A record-breaking 1.6 billion francs of new capital, the role of the Romands and an earthquake: Swiss biotech soars. And surprises.
Of course, I would rather tell you some bad news. Because, as we all know: good news are no news. But bare with me; I promise I will not bore you – and sometimes success stories are a good read, too. Take a few minutes to go with me through astonishing facts of the recently published Swiss Biotech report.
The earth in Biotech shakes
Let`s start with an earthquake: The year 2017 began with monumental news for the Swiss biotech sector. The Board of Directors of Actelion recommended to its shareholders to accept the takeover offer from US giant Johnson & Johnson. The price of 30 billion dollar was globally the largest amount paid in 2017 for a transaction in the life sciences industry.
The offer was also very attractive for Actelion’s shareholder base as the purchase price was not only paid in cash but also included a contribution in kind in the form of new shares for a spin-off from Actelion, named Idorsia. The company started trading at SIX Swiss Exchange on 16 June and was among the best performing life sciences shares trading in Switzerland in 2017.
The Swiss biotech industry generated revenues of 3’791 million francs, compared with 3’314 million francs in 2016. Some of the smaller public companies were able to reduce the overall net loss situation through an increase in product sales as well as income generated from milestone payments from their collaboration partners.
The Swiss biotech sector was able to attract more than 1.6 billion francs of new capital in 2017. This amount was split as follows between the public and private companies:
- Public companies: 978 million francs, mainly follow on financings by Evolva, Idorsia and Santhera
- Private companies: 666 million francs, of which almost 200 million francs was collected by ADC Therapeutics from Lausanne
- The only Swiss biotech IPO was achieved in January 2017 by the Geneva-based company ObsEva which was almost reaching an initial offering of 100 million dollar at the NASDAQ.
C’est les Romands
An interesting observation around the financing is the fact that companies in the French part of Switzerland were able to attract a larger portion of the additional funds invested in Switzerland. This can almost be seen as a trend over the last four years and is also reflected in the fact that five out of the last six Swiss biotech IPOs were done by companies from the Arc Lemanique area.
Yes, Swiss biotech companies are attractive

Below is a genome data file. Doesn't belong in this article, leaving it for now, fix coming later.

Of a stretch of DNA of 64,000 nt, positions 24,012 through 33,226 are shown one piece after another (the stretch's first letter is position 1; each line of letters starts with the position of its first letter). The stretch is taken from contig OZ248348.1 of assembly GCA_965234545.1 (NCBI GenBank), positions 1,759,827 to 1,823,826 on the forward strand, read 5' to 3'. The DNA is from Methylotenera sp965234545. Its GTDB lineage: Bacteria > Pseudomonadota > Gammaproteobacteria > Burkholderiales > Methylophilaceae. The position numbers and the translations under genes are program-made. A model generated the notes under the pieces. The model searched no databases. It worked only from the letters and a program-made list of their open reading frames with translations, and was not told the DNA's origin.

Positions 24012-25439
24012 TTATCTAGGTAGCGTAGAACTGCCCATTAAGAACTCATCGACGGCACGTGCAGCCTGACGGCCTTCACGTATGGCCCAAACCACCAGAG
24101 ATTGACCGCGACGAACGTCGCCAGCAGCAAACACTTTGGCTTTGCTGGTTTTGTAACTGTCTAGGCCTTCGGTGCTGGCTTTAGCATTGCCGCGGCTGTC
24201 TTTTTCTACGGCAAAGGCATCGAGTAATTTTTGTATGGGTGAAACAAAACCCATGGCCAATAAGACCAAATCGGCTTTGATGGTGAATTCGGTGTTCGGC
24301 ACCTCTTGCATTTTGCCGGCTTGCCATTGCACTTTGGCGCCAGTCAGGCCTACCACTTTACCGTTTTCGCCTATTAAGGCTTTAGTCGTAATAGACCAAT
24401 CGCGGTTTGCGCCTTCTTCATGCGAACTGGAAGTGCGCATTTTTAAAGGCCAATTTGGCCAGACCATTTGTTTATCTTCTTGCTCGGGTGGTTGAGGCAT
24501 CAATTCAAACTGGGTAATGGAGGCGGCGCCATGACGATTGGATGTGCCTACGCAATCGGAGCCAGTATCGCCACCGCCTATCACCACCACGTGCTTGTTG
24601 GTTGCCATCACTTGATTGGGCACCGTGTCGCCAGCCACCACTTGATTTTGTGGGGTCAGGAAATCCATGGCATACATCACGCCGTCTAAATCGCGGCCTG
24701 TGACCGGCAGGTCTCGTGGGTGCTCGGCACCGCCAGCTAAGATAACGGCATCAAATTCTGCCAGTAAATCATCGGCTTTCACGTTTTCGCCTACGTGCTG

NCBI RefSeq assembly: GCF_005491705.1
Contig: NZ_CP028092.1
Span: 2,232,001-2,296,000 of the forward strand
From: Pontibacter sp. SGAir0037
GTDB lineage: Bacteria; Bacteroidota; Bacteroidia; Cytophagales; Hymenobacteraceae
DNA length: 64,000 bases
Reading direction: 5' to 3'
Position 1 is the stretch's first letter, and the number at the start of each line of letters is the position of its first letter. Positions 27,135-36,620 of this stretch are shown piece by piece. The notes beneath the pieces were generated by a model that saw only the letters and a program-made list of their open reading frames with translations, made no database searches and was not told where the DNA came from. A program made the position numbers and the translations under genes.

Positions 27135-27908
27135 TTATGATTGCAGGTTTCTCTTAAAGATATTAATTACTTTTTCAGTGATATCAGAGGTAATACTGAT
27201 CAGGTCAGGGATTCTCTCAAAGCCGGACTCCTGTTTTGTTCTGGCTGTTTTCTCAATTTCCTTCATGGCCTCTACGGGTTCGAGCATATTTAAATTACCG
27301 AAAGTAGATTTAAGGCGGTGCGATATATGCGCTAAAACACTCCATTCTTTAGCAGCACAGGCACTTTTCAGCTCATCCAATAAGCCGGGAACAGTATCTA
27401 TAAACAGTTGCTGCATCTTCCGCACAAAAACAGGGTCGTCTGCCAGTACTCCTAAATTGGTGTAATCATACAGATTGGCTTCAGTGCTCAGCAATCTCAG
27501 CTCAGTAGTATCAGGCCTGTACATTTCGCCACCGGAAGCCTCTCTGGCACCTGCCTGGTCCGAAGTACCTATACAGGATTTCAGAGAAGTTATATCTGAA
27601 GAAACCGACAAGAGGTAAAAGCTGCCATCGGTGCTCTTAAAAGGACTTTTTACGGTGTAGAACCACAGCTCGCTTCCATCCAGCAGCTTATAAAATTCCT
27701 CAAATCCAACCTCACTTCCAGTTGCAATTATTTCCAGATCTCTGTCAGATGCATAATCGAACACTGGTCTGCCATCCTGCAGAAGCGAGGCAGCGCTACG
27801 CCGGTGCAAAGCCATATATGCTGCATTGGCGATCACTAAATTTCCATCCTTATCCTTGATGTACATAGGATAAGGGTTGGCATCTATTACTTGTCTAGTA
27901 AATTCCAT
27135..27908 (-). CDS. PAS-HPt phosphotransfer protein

Swiss biotech companies continued to be an attractive target for acquisitions by pharma or large biotech companies. Besides the Johnson & Johnson / Actelion deal, the Irish Malin plc. acquired privately held Cilatus Biopharma, US based Vir Biotechnology acquired Humabs BioMed, and German Elanix Biotechnologies acquired Inno 4 Cell in a capital increase by way of contribution in kind.
Looking at all the announced, new or extended collaborations in Switzerland in 2017, the list might almost be labelled a ‘Who’s Who’ of the life sciences industry. Some deals to support this statement are the following:
- Anokion with Celgene
- Idorsia with Janssen Biotech and Roche
- InSphero with Charles River Laboratories, NIH and Pfizer
- NovImmune with Shire
- Numab with Ono Pharma and Kaken Pharma
- Piqur with Pierre Fabre
- Selexis with Merck KGA, Sanofi and Takeda
Private equity companies entering biotech
Another interesting development in 2017 was an uptick in ‘portfolio management’ type of deals, with several pharmaceutical companies partnering with private equity firms for assets that may not be ‘top of the list’ from the pharmaceutical company’s perspective, but that could still yield high returns with some investment.
It will be interesting to observe when such private equity firms will also start to approach larger biotech companies as those increasingly face similar portfolio management and Research & Development prioritization questions as pharma companies. To address this new trend, Versant Ventures and Ridgeline Therapeutics opened a new discovery engine with its own laboratories in the Basel Technology Park.
We will keep you posted right here on our EY Switzerland Blog. Stay tuned!